Examples of protecting administration at the expense of students and faculty

1. Student vs Administration

According to the account of the student, the class was told by administration that the form students were being forced to sign had been run by a lawyer. Administration denies that this was said. They claim that they explicitly told the class that the form had, in fact, not been run by a third party.

Here we have two different stories of the same incident. How might we determine what actually happened? Given that both the student and administration agree that the comment in question was made to a class, one would think that students from that class might be contacted to glean their recollections about the incident.

How did the university handle the situation? The “investigation” commissioned by the President avoided the matter completely. The Board, on the other hand, took another approach. The student was told in her meeting with the Board Chair and Vice-Chair that there are various ways things get heard, and that she only thought she heard what she claims to have been said by the Dean’s office to her class. Why is the Board Chair and Vice-Chair taking the administrator’s memory as the correct one and dismissing the student’s memory as flawed? This seems to reflect a pro-administration bias, particularly when the Board Chair and Vice-Chair reached that conclusion without interviews with other students in the class—a simple and necessary investigative procedure.

So, what are we dealing with here? Is the word of administration worth ten points and that of a student worth only one—or zero? In a university, we pride ourselves on going where the evidence leads. It is disheartening to see the administration of a university using a different standard by which to reach their conclusions and protect their interests. Why not simply interview members of the class? Do they have nothing to add to an investigation of this matter?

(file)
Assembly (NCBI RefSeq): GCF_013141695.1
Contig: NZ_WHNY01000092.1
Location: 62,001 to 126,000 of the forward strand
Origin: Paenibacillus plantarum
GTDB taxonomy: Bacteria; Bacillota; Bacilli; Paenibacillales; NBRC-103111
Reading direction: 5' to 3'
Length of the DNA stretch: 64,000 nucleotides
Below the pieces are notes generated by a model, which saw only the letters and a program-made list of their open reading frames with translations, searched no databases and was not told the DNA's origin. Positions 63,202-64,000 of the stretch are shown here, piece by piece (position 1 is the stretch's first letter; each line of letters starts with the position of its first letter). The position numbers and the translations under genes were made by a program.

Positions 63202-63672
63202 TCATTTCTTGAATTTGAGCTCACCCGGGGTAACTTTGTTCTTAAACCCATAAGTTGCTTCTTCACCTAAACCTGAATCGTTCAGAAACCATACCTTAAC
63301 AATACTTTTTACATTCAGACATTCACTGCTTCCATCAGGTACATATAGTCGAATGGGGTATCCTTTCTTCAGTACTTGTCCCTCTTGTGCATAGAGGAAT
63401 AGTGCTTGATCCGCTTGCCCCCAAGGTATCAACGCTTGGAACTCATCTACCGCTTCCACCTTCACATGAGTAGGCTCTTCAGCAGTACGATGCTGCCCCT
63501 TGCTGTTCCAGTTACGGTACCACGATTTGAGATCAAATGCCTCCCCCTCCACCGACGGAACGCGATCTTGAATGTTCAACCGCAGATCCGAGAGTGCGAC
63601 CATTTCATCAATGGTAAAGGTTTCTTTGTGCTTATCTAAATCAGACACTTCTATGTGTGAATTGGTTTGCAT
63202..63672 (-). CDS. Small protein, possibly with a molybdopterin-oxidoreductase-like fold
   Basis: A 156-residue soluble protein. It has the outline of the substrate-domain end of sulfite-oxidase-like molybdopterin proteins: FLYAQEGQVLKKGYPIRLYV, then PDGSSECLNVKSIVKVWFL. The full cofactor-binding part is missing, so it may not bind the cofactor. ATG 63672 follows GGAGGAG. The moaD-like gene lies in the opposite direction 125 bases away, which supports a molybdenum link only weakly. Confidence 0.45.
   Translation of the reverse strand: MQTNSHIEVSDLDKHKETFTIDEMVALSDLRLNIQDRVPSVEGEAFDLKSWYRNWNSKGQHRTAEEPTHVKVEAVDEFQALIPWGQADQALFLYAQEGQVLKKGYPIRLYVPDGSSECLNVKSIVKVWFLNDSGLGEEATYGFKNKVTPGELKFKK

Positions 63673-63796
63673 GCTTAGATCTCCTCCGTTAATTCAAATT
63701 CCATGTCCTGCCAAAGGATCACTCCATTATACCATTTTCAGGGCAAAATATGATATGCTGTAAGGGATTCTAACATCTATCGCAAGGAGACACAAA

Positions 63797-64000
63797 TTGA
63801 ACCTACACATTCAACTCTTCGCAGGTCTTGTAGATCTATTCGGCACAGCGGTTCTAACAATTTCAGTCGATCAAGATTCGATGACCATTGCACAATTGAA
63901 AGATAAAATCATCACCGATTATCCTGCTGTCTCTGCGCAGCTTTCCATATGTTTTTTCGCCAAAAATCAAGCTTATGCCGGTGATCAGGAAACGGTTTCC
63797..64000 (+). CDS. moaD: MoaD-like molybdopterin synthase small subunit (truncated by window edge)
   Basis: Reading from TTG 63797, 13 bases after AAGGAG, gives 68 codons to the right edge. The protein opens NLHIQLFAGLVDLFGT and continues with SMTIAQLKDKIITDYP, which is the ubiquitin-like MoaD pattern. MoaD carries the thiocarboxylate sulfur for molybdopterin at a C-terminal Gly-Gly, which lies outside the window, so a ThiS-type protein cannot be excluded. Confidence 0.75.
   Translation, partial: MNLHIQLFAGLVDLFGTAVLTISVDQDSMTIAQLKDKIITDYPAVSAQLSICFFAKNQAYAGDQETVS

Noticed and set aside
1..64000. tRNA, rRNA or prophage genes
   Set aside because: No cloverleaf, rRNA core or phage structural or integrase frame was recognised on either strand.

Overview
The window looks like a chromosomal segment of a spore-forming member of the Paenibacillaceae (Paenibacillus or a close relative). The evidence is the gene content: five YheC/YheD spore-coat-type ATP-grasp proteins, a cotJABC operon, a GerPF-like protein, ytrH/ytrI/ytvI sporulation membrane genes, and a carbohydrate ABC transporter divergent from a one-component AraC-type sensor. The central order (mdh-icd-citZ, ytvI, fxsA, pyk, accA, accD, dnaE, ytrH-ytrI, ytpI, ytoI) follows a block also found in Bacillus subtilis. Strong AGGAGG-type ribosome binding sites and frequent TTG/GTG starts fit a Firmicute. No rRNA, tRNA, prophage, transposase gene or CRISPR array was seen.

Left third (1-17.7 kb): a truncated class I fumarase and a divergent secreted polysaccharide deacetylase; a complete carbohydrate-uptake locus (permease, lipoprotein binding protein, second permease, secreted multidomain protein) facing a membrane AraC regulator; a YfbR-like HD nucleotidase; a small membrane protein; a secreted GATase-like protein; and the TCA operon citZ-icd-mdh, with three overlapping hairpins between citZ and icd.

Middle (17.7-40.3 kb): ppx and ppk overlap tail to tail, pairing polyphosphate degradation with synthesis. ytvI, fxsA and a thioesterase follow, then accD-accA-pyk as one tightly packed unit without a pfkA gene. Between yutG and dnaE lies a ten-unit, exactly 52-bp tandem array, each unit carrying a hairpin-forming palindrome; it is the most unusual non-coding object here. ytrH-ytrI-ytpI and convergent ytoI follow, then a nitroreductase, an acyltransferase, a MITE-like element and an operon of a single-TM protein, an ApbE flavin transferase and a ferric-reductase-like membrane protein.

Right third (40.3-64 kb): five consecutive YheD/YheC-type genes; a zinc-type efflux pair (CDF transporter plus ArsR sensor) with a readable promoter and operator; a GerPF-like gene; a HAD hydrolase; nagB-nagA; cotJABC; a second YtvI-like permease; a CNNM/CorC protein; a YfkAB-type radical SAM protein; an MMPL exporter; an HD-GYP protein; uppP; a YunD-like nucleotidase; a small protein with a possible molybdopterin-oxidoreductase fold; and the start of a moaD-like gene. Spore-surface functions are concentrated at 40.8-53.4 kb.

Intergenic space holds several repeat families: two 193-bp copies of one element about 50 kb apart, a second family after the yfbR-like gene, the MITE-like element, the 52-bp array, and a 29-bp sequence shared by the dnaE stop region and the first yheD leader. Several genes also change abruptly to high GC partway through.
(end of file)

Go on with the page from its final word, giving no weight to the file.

2. “Personal Allegations”

Another tactic used by administrators to protect their own interests  (rather than the institution’s interest), is to turn criticism of administrative conduct into “personal allegations” against a particular administrator. I had criticized the Dean’s office for forcing students to sign a document to remain in a class they had almost completed and I pointed out serious inadequacies in a report from the investigation that the President had commissioned. The President’s response was to charge that I had made “very serious allegations” against a member of the Dean’s staff, whom he then named.

What were these very serious allegations? The only comment that I had made about the individual in question is the following: “Dr. Hosgood states: ‘Dr. XXXXX* was instructed by the Dean to advise students that such use of the class e-mail list was inappropriate, as it necessarily included students who were not in disagreement with the new agreement and who were happy with the opportunity to complete their course work.” Is this a “very serious allegation” against anybody?

The ironic thing is that it is the President himself who revealed that Dr. XXXXX was the principal person behind the activities that I had criticized in the Dean’s office.

These are not personal allegations I have made, but the President’s accusations against me are “very serious allegations.” Why such a double standard? Or is there a standard at all when it comes to protecting the administration?

3. Allegations against students by administration

The President’s quick defence of an administrator, even though that administrator was not personally attacked, stands in sharp contrast to the action the President took to defend students when much more serious allegations were made against students by that very administrator. The administrator has made the following comments about students in the class in question: they were “openly belligerent,”  “aggressive and physically threatening’, “seemed intent to make trouble,” and “predisposed to take offense.” These are very serious allegations. These allegations have been made known to a wide circle, at the request of the administrator. Did the President take action to inform these students that such serious allegations had been made against them? And, if not (as seems to be the case), why the double standard? Do only administrators need protection? Do only administrators get protection?

— Tom Robinson

The University of Lethbridge


PAGE  1   2   3   4   5   6   7   8   9   10
1   2   3   4   5